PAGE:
Day 63 of 365 Days of Writing Prompts: Write about a character with bad intentions.
Shannon: I make a living off of sabotaging others, and that’s not an exaggeration. I get paid a lot of money to mess with strangers by causing a few “random” acts of chaos. My employer gives me an assignment much the same as an undercover agent, or so I can assume. They give me a name and where to find the victim, and then a job description of what they’re trying to accomplish. I’ve gotten anything from a simple time-stalling distraction to creating a “fake” bad day for another person. Only it’s all too real for them, and there is no blame pointed back at the people who use my services.
So how did I get into this industry? Well, I found a recruiting card with a website and a password in my jacket pocket once. These people are everywhere, and they’re good at keeping their existence a secret. We go through a little training, but we’re naturally good at this. They scouted us for the job because we demonstrated strong observation tendencies. The policy is based off the fact that strong observers can never be customers, so why not keep them on the company’s good side.
My task for the day was to ruin a woman’s morning at her favorite coffee shop by making everything go wrong. I started with my usual tactics to secretly mess up her order by adding a sour, overpowering ingredient. She took a sip as soon as she got it, and puckered. “This is terrible,” she set it back down. “Make another,” she demanded. “This time don’t use expired ingredients,” she accused the barista in front of the line of customer. I could already tell she deserved everything she had coming for her.
Erin: “What do you think of this one,” Jessica stepped out in the most gorgeous ball gown I had ever seen.
“It’s a little over the top,” Lexus gestured her finger down the back of her throat as she made a gaging noise.
“What are you talking about. It’s her wedding day. It is the perfect amount of over the top,” I defended my sister.
“No offence Jane but you’ve never had the best taste,” Lexus transitioned her idiocy to me.
“It is a ball gown Lex. Ballgowns for weddings are timeless and this is a Vera Wang from this year’s collection. Are you trying to tell me that it is even possible to have bad taste when you are buying a Vera Wang wedding gown?”
“Come on Jessica, are you really the type of bride who wants to be this stereotypical,” Lexus gave up on me and moved on to my normally more impressionable sister.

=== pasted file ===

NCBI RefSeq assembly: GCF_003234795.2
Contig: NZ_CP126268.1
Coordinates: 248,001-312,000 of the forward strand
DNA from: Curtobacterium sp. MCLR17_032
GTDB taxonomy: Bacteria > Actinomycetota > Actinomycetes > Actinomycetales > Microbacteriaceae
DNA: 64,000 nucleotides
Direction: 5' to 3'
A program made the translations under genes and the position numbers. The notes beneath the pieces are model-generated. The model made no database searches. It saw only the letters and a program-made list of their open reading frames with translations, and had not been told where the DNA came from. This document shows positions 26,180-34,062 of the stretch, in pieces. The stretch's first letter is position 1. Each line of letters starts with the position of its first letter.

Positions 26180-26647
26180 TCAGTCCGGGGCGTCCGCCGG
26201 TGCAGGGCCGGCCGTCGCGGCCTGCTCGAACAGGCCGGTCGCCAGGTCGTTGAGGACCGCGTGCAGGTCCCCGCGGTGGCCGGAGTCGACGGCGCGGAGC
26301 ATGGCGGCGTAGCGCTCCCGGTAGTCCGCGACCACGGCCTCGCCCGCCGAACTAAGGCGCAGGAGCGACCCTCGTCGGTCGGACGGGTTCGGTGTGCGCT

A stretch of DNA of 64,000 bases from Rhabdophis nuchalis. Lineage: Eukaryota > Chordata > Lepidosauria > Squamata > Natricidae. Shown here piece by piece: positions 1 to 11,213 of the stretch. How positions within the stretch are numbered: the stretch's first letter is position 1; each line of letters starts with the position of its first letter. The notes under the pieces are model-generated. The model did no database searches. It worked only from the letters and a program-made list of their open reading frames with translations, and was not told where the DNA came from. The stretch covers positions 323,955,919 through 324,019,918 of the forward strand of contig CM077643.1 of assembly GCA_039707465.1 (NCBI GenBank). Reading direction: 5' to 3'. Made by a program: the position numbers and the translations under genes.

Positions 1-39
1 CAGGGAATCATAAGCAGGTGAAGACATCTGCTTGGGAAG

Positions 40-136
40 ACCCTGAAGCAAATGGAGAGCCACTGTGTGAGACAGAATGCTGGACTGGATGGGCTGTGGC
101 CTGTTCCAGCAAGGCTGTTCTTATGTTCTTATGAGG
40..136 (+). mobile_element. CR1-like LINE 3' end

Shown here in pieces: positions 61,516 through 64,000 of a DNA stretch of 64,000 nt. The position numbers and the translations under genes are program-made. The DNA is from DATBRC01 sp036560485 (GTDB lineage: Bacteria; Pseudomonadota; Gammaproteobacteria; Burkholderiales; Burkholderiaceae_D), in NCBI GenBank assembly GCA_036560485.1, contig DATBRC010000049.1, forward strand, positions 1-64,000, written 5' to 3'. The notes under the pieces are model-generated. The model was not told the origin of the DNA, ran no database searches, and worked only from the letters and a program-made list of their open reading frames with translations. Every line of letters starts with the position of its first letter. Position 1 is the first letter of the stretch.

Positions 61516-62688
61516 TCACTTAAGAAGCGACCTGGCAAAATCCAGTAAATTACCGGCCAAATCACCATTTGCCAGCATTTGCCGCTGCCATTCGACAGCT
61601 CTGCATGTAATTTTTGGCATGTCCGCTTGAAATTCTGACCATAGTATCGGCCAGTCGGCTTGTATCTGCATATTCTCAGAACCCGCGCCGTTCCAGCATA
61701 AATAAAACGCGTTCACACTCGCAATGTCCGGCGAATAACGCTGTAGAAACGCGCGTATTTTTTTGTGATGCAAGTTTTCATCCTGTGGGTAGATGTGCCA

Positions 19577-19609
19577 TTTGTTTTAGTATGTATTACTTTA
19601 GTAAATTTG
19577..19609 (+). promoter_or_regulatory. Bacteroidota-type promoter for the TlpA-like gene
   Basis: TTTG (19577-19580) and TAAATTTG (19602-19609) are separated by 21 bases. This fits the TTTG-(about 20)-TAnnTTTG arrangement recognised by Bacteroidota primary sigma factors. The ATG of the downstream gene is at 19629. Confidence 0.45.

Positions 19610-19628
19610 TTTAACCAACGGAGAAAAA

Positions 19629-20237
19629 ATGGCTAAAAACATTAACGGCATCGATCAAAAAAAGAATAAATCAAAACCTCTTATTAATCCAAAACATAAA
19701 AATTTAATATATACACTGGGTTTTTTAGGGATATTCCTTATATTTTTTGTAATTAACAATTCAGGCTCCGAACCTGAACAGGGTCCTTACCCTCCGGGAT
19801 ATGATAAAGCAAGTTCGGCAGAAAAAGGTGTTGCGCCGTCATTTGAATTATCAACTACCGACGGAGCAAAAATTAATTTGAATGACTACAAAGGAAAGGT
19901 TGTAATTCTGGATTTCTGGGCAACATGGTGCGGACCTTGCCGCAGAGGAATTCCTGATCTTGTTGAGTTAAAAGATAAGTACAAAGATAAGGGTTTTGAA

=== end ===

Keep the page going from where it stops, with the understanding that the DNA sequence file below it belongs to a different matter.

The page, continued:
“What do you mean,” she pulled at the top layer of skirt fabric.
“You are not the type to be a princess bride,” she rolled her eyes. “Don’t you think Gavin would love you in a nice sheath dress?”
“Gavin would love her in any dress,” I corrected. “She is the most beautiful woman in the world to him and even if she wore a garbage bag she would be the only girl he’d bat an eyelash at. Now shut up and at least let her give her opinion before you shut it down.”
“Jessica,” Lex’s mouth hardened into a horizontal line.
“I don’t know,” her hands stroked over the bodice as she looked in the mirror. I knew the sparkle in my sister’s eyes when she pulled back the curtain to show us. The reason there was a somber hesitation was due to her so-called best friend.
“How about you go put on Lex’s choice. We will come back to this one,” I offered. My sister was always the one who needed to see all the options before settling on one. That’s why it was so vital for Gavin to have cared about her and understood her enough to stick through their break. He was smart. Even with her quirks he was a very lucky man.
“That sounds like a great idea,” Lexus continued to stroke her own ego.
When Jessica slipped back into the curtain dressing room I grabbed onto the collar of Lex’s sundress. She looked terrified as I yanked her up and dragged her to the first nook in the wall, out of earshot. “You know as well as I do that Jessica does not have the body shape for a sheath dress. You also know as well as I do that a sheath dress is so far to the left of her style. You want to explain that to me?”
“She’s drowning in that ball gown,” she looked to the ground as she smoothed out the collar I had crumpled up in my sister rage.
“My sister is 5’ 11” she is carrying that dress just fine thank you,” I raised an eyebrow as I planted my hands on my hips.
“You think just because you’re her family you are so much smarter than me. Don’t forget who has been by her side for the past four years of her life,” Lex sassed.